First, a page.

MV Mondrian Cassette

The questions brought up by this short film are on par with any conventional work of a contemporary art and at the same time the dazzling media dreamscape contained in Memory Vague’s 33 minutes never feels like a chore in the way some discursive experimental films often do. Lopatin’s modern capitalist critique incorporates the signs of Reagan-era American excess with music that can at times be mistaken for a SNES video game score, but understanding that context isn’t necessary to appreciate the piece. Lopatin’s adept editing in the style and through the use of low-quality media detritus in repetitive, trancelike sequences can be the point in and of itself.

Memory Vague’s final video simply features a terraced, neon rainbow-colored pyramid undulating backwards and forwards for a few minutes. I’d say that encapsulates my daily experience on Twitter in its alternating display of high-octane outrage, excitement, joy and snark that just restarts with the new announcement, buzzword or media sensation. For every MCA exhibit or art house film, we get 100 Mac loading rainbow wheels and Buzzfeed top 22 list of gifs. Rigid distinctions between high and low art or meaningful and meaningless are harder and harder to distinguish, but Memory Vague and vaporwave are here to show that maybe we don’t have to choose.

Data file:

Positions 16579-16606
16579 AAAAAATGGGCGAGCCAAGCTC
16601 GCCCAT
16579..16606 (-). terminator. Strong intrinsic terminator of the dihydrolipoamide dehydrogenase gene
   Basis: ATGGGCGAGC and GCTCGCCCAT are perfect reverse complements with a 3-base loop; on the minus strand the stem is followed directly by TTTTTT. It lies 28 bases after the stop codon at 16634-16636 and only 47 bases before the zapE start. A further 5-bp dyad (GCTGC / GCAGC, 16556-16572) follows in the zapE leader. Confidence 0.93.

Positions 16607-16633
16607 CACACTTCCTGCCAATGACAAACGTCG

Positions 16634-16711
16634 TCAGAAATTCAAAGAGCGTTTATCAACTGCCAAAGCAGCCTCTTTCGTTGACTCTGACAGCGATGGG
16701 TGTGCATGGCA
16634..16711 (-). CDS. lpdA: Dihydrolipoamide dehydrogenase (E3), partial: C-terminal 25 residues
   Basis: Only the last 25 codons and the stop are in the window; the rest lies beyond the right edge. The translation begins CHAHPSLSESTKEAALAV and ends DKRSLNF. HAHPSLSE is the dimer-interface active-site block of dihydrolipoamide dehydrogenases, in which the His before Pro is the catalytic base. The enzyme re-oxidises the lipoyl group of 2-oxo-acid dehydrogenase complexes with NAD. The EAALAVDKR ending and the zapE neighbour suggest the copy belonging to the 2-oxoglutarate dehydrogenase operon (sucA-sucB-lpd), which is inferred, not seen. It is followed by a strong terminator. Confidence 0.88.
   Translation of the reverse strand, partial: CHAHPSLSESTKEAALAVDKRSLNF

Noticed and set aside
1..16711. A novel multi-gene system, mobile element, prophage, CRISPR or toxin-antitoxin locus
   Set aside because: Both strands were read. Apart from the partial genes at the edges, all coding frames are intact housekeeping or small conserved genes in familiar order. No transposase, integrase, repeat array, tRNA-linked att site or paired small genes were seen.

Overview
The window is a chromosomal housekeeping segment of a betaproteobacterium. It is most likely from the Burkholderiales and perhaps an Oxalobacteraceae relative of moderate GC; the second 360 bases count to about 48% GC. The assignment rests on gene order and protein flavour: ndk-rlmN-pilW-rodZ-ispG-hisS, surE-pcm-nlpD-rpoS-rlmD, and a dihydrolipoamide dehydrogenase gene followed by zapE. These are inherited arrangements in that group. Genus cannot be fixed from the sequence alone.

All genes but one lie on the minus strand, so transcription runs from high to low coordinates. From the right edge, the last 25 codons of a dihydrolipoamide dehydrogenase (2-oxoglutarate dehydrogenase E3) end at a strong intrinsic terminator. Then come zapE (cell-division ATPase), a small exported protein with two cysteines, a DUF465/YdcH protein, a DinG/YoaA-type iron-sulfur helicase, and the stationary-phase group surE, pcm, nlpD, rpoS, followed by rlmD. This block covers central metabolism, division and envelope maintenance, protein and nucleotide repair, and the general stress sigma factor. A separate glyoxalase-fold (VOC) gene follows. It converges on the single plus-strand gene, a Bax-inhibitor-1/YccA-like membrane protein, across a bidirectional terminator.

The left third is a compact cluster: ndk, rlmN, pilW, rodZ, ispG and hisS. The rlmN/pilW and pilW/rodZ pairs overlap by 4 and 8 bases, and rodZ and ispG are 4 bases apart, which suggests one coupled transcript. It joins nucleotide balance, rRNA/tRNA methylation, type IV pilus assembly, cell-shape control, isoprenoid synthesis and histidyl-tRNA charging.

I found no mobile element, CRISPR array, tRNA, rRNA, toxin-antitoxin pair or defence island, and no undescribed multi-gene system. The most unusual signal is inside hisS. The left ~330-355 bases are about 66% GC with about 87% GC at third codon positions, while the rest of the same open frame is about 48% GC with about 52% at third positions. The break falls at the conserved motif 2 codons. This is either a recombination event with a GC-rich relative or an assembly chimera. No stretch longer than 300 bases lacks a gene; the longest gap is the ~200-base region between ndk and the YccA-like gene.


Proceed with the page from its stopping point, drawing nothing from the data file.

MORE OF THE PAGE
Lopatin’s Memory Vague has free streaming (and download) on Vimeo.

F for Fake Orson Welles

Orson Welles’ “F for Fake” Is the Ultimate Gestalt Film

“Rose… bud.” I’m sure most people can recognize perhaps the most famous one word quote of all time from Citizen Kane, but Orson Welles also directed 12 other movies during his lifetime – many of which were criticized upon their release as self-indulgent and unduly windy. Welles’ last big film before his death, 1974’s F for Fake, certainly fits that description, yet within the past few decades or so Welles’ reputation has soared up from its 1970s’ nadir resulting in new critics reappraising the quality of his films. I’m simply appraising the film, as I was about -20 in the 1970’s, and from a contemporary perspective I can see the legacy of this experimental film. F for Fake addresses the blurred lines between truth and fakery ostensibly through a series of interweaving narratives on the topic, but true appreciation, or at least understanding, of the film comes from reading how the film’s purposefully disorienting form tells the story.